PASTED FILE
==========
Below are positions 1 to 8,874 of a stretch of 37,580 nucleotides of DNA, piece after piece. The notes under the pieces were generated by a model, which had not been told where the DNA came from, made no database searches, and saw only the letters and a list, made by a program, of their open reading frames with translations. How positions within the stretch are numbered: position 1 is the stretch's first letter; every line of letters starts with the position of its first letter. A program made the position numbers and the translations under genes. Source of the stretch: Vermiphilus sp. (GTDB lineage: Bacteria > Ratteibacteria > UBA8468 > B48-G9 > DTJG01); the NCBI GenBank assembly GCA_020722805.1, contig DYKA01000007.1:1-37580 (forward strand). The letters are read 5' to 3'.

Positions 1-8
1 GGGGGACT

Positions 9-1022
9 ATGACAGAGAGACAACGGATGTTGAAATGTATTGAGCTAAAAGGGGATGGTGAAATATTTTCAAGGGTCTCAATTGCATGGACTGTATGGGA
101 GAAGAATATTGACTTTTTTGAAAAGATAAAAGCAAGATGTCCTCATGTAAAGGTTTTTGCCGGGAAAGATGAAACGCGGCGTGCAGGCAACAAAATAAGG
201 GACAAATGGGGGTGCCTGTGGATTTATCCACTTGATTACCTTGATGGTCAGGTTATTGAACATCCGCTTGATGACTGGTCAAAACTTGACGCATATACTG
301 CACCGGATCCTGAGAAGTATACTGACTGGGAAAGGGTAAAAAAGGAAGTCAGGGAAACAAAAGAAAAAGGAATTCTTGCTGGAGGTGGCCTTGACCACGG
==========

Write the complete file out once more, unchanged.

Below are positions 1 to 8,874 of a stretch of 37,580 nucleotides of DNA, piece after piece. The notes under the pieces were generated by a model, which had not been told where the DNA came from, made no database searches, and saw only the letters and a list, made by a program, of their open reading frames with translations. How positions within the stretch are numbered: position 1 is the stretch's first letter; every line of letters starts with the position of its first letter. A program made the position numbers and the translations under genes. Source of the stretch: Vermiphilus sp. (GTDB lineage: Bacteria > Ratteibacteria > UBA8468 > B48-G9 > DTJG01); the NCBI GenBank assembly GCA_020722805.1, contig DYKA01000007.1:1-37580 (forward strand). The letters are read 5' to 3'.

Positions 1-8
1 GGGGGACT

Positions 9-1022
9 ATGACAGAGAGACAACGGATGTTGAAATGTATTGAGCTAAAAGGGGATGGTGAAATATTTTCAAGGGTCTCAATTGCATGGACTGTATGGGA
101 GAAGAATATTGACTTTTTTGAAAAGATAAAAGCAAGATGTCCTCATGTAAAGGTTTTTGCCGGGAAAGATGAAACGCGGCGTGCAGGCAACAAAATAAGG
201 GACAAATGGGGGTGCCTGTGGATTTATCCACTTGATTACCTTGATGGTCAGGTTATTGAACATCCGCTTGATGACTGGTCAAAACTTGACGCATATACTG
301 CACCGGATCCTGAGAAGTATACTGACTGGGAAAGGGTAAAAAAGGAAGTCAGGGAAACAAAAGAAAAAGGAATTCTTGCTGGAGGTGGCCTTGACCACGG